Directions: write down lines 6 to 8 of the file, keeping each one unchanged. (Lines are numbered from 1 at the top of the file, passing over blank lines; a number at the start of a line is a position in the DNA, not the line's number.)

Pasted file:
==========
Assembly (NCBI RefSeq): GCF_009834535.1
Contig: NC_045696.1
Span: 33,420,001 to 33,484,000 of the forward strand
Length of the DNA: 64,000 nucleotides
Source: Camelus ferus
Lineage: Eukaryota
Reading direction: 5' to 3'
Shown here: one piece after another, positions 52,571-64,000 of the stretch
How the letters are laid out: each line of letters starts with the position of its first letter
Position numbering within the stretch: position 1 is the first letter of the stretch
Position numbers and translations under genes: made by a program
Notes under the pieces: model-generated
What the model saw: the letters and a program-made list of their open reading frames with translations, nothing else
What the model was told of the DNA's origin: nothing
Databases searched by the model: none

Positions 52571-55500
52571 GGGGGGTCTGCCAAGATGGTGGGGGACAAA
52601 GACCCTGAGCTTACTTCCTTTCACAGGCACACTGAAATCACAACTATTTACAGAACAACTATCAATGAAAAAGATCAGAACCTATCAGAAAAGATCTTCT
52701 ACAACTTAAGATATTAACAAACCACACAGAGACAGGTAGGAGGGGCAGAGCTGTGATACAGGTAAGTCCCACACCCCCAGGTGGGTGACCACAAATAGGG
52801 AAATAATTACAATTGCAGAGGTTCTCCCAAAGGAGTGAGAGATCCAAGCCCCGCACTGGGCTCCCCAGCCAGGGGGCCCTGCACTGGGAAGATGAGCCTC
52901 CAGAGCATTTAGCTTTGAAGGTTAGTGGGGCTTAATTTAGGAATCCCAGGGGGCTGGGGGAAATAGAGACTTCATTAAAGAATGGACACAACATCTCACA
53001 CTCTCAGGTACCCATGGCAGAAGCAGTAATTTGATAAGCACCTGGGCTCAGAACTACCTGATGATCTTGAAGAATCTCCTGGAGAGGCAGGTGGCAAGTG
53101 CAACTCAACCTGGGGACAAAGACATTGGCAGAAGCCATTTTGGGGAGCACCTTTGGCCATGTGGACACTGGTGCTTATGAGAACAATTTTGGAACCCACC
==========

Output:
Lineage: Eukaryota
Reading direction: 5' to 3'
Shown here: one piece after another, positions 52,571-64,000 of the stretch